It’s been a while since I’ve been to Des Moines and I’m really looking forward to it. I used to travel there quite a
bit when I worked for Nationwide. The food was great, the people were friendly, and the traffic was light. I’m
especially looking forward to checking out the
The Forge that my employer,
Pillar, has built there. Should be a good time.
So, if you find yourself in the area or you’re someone from back in the Nationwide days, look me up. I’m always happy
I spoke at StirTrek a few weeks ago and they did me the service of recording my talk. It is
The talk consists of a discussion on where legacy code comes from, some good strategies for dealing with it, some bad
The slides for this talk are on
and, given that there is a lot of code on them, they might be a handy reference. Check ‘em out.
In preparation for this talk I put together an exercise foolishly thinking I might have time during the talk to
actually do some coding to provide some more concrete examples. I ran out of time but
the exercise is still out there if you want to practice some of
I also plan to record a series of screencasts where I show off some of these techniques against this repository. Watch
for those here or on my YouTube channel.
I find myself back in ruby land for a bit and it was time to help some of my
co-workers get RVM running on Mavericks. Having recently figured this out (and
needing to share it with more co-workers) I figured I’d share it with everyone.
These instructions will show you how to install RVM on Mavericks for a single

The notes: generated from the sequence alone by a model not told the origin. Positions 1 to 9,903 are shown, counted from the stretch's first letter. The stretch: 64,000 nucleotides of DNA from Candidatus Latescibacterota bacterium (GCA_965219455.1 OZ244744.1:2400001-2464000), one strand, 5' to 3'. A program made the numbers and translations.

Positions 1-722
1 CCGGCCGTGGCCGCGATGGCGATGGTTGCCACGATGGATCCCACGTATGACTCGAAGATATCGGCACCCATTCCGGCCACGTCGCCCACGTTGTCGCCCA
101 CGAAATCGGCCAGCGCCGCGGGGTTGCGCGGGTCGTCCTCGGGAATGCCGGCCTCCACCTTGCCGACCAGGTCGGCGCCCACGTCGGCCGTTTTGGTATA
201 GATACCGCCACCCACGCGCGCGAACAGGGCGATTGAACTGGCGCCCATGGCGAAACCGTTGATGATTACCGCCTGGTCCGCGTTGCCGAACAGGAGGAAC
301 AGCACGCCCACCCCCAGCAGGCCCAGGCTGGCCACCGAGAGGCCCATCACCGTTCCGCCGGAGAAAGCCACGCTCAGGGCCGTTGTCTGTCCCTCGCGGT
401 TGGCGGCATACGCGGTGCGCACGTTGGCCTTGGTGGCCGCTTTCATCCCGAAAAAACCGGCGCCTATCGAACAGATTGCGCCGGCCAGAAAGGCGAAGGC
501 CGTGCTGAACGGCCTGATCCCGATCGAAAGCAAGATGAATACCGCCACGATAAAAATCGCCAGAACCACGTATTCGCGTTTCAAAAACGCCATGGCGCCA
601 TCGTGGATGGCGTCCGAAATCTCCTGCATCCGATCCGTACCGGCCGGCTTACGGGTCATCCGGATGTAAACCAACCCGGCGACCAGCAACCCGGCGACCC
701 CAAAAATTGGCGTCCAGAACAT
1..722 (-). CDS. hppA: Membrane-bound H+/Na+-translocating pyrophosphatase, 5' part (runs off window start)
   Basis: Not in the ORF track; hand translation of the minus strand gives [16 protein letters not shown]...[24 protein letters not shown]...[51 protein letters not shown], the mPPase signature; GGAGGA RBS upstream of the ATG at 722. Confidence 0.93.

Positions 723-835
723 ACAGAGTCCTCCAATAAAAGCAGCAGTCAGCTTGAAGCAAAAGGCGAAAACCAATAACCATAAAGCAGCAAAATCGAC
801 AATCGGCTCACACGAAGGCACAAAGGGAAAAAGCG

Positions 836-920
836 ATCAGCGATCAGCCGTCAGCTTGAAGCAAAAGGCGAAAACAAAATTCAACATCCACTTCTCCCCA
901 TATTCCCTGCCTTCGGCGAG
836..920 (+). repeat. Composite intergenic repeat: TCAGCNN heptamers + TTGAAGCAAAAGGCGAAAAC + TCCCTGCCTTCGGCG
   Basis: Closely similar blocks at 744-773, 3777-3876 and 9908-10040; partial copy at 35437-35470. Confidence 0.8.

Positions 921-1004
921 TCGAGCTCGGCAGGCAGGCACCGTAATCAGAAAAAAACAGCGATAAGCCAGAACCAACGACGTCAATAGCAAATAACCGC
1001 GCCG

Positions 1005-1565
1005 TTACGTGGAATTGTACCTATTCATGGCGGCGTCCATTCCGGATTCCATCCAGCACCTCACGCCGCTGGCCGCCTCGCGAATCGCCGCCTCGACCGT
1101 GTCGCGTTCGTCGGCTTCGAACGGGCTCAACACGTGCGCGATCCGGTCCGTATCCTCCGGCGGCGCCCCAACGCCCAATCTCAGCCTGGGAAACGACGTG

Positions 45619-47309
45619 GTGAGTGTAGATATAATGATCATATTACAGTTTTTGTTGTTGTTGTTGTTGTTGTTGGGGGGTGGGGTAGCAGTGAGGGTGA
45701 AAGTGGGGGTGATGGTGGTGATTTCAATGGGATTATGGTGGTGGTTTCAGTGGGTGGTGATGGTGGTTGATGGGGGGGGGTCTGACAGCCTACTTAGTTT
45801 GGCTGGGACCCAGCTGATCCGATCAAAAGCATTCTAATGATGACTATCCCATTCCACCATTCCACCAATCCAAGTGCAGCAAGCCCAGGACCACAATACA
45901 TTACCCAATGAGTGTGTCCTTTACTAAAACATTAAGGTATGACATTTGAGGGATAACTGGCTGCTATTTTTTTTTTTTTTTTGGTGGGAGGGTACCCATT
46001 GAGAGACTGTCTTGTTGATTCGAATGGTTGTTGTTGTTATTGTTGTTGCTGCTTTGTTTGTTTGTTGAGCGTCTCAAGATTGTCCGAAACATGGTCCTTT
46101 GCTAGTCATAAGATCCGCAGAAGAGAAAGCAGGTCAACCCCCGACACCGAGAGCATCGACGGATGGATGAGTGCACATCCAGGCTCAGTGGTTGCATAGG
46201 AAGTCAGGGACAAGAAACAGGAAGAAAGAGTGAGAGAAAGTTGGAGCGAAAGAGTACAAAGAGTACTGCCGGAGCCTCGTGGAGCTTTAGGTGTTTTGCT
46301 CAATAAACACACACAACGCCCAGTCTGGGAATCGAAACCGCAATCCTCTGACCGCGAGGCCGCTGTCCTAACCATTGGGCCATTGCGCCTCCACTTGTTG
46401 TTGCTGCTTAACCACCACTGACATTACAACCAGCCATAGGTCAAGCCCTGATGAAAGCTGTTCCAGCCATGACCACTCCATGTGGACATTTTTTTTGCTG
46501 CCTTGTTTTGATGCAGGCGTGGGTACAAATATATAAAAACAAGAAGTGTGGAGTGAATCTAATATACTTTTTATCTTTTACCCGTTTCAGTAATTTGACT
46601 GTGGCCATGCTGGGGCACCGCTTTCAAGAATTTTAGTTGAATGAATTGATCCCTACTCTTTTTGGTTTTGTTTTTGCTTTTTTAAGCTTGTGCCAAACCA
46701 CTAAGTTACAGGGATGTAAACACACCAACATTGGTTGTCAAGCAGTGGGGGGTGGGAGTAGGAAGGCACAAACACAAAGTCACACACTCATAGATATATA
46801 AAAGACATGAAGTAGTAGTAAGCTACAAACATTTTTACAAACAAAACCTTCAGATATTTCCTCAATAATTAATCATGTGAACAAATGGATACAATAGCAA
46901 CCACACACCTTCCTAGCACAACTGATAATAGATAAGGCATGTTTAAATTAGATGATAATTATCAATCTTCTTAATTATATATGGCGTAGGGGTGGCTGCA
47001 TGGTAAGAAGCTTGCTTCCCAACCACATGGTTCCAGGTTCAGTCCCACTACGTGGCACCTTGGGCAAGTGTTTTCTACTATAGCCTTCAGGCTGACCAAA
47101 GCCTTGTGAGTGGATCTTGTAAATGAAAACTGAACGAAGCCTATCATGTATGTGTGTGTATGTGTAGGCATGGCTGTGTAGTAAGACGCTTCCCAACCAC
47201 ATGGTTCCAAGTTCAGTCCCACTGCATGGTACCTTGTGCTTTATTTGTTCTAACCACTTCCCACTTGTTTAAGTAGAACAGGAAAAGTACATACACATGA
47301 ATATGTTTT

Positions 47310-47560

user. And, it’s all pretty easy so no worries. We can handle this.
First off, make sure you don’t already have RVM. Just look in your home
directory and make sure there is not a folder called .rvm.
If there is a folder called, this you can either remove it (scorched earth,
baby!) rename it, or go find another blog post on how to repair it.
Now, install RVM.
Once this is done you can verify everything is installed by checking the .rvm
Hooray! It’s installed. But it doesn’t work. Well, that’s because we ain’t
done. You also need to add some stuff you the end – and this is import –
the end of your startup scripts. If RVM finds that it is not at the top of
the $PATH environment variable it’ll work but nag you like an old lady. Just
put it as the end.
I put them in .bashrc but you might put them in .bash_profile. Just make sure
they are the last thing to execute. Remember. Old lady.
Once you do that, open a new terminal and install some rubies.